Bassam “was prepared to tell the story anywhere,” McCann writes. He even spoke to the Israel lobby group AIPAC. “It was, he said, the force of his grief.” He would tell how he sat in the back of the ambulance with his unconscious child on life-support for over two hours, just waiting for a mysteriously blocked checkpoint to open up. “I still sit in that ambulance every day. I keep waiting for it to move, please move, please, please, please just go…”
What Bassam and Rami want Palestinians to consider is that, in the face of overwhelming enemy power, soft resistance can dissolve the psychological armor Israelis need to keep beating and killing Palestinians – and Americans need to keep viewing those policies as normal when they’re anything but.
They have a hard time convincing some Palestinians. Fayrouz Sharqawi, for one, is not persuaded. In a Zoom interview, the Global Mobilization Coordinator for Grassroots Al-Quds was blunt: “We definitely see the Parents Circle as a normalization initiative, which we oppose.” The demoralizing effects of normalization make “joint work with any kind of Zionists impossible,” she said. In these programs, “Palestinians feel as though they are in an equal and friendly relationship.” But after the “artificial peace” is over, the Palestinians get to go back to being deprived and humiliated, while the Israeli Jews return to freedom and prosperity – and feel absolved of guilt for their privileges.
A bedrock principle, she said, is that “reconciliation can only come after the status quo has changed, not the other way around.”
This principle, indeed, seems opposite to the Parents Circle approach. Rami often says there needs first to be a desire for reconciliation, a willingness to respect and try to reach the other, only then will peace fall into place.
When I asked the men why they risk being seen as normalizers, Rami got annoyed. “I don’t think you understand what we’re doing. If you really want to talk with someone, you don’t start by poking a finger in his eye. You have to show people peace; you can’t just yell at them. When I started on this work, 20 years ago, I would tell students that it was the settlers and settlements that cause terrorists to attack us. And I would simply lose my audience. The minute we say Zionism is wrong, we lose.”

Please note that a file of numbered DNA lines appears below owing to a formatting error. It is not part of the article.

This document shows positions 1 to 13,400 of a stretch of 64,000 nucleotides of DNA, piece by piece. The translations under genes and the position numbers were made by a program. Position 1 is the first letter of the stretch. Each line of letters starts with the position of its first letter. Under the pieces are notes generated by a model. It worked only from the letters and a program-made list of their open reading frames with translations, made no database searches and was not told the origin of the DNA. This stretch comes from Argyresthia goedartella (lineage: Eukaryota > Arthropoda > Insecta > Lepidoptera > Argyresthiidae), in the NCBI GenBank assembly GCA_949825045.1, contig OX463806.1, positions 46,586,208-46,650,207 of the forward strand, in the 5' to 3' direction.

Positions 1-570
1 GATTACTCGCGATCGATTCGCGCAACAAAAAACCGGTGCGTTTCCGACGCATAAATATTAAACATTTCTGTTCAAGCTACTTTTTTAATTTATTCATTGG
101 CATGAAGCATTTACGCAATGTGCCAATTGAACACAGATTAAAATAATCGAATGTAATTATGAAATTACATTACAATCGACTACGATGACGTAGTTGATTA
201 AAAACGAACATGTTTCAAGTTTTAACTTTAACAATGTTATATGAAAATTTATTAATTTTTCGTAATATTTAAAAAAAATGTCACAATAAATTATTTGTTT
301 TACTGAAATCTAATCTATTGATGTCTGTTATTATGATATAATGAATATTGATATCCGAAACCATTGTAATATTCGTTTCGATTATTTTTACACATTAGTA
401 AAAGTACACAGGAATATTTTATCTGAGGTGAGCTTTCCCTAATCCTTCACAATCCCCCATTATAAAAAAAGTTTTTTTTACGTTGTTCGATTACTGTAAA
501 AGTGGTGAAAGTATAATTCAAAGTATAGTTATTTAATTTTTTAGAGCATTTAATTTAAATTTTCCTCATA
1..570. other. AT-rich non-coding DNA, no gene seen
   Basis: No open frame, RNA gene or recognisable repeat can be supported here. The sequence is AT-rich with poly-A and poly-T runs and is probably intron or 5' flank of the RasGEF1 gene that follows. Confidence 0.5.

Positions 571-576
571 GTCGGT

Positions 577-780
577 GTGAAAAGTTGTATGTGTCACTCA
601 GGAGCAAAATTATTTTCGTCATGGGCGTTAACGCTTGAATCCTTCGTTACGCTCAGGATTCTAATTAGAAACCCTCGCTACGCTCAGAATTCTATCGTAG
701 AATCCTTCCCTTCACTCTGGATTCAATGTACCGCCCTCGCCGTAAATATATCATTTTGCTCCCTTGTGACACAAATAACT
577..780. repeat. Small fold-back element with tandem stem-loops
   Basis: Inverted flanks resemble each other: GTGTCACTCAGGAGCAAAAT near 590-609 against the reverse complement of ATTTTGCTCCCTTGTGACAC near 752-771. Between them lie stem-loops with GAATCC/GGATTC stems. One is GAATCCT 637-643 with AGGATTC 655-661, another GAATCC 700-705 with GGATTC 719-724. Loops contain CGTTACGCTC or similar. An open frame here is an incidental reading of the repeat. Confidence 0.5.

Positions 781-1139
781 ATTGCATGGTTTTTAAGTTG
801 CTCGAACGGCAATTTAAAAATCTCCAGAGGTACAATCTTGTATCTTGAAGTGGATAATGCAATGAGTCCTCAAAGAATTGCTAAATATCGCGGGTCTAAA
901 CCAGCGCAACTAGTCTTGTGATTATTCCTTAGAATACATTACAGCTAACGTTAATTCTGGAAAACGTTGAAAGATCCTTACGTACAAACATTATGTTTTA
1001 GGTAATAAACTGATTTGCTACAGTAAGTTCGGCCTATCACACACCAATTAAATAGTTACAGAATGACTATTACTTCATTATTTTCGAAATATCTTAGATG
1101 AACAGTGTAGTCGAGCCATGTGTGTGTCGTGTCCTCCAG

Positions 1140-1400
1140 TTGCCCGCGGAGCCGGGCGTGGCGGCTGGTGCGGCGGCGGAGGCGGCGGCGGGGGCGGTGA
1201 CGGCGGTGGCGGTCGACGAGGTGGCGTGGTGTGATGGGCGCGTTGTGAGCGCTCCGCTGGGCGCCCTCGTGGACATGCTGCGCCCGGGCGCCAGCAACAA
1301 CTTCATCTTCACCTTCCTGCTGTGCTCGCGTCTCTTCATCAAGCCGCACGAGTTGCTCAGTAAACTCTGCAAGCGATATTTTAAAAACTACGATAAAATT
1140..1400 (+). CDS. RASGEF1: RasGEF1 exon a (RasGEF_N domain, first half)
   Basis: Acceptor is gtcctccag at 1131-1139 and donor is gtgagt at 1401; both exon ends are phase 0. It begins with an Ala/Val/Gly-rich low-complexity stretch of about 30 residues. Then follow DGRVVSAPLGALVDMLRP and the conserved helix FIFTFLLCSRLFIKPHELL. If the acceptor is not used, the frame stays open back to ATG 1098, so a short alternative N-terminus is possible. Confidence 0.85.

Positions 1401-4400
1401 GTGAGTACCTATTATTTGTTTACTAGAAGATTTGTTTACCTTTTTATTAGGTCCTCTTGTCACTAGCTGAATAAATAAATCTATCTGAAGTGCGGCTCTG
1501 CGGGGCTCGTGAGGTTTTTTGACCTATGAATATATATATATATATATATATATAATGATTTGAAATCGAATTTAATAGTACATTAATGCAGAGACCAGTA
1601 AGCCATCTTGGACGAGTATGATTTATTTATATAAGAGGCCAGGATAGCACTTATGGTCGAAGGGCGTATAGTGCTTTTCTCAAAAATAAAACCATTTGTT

Bassam added, “It’s up to the people to make the politicians pick this up. We are not a political organization, but we are very political. We talk to many people, including important politicians. But I don’t just want to make Israelis feel guilt; I want them to feel responsible.”
Guilt seeks absolution, responsibility takes action. That seemed to be his message.
As for normalization, Rami told a story from embattled Walajeh, a village outside Bethlehem. At a Parents Circle conference in 2017, a representative of the village spoke of its desperate struggle to protect its water sources from settlers. A group then marched from the conference to Walajeh “to express support and solidarity.” Despite earlier coordination, they were stopped by some anti-normalization activists from the village. Mazen Faraj, the Palestinian co-director at the time, and other Palestinians among the marchers “had a huge argument with the anti-normalizers,” Rami said. In the end, Faraj decided the situation was too unsettled, and the marchers all went home, disappointed. Some were deeply insulted.
Rami responded by posting on the Parents Circle website an explanation of why anti-normalization is “a cornerstone today in the Palestinian political culture.” Joint Israeli-Palestinian actions smack of Oslo’s deception and are “immediately suspected of tatbia,” (Arabic for normalization), he wrote.
“We aren’t normalizers, but it’s not for me to teach Palestinians how to fight the Occupation,” he concluded.
So, what should readers take away? McCann’s title, “Apeirogon,” denotes “a polygon with a countably infinite number of sides.” Meaning what? If it’s a suggestion that Israel-Palestine is just too complicated to deal with politically, then the book and its heroes may in the end be normalizers. But that seems too simple. In this case, perhaps apeirogon signifies that labels like normalizer – or antisemitic – may obscure more than they define and may be stuck on people out of impatience, fear, or malice.
Bassam seemed to be getting at something like that when he said in the book, “people are afraid of talking to the enemy because they are terrified that their lives might get diluted, that they might lose themselves in the tangle of knowing each other.”
Or they might find themselves and find some allies.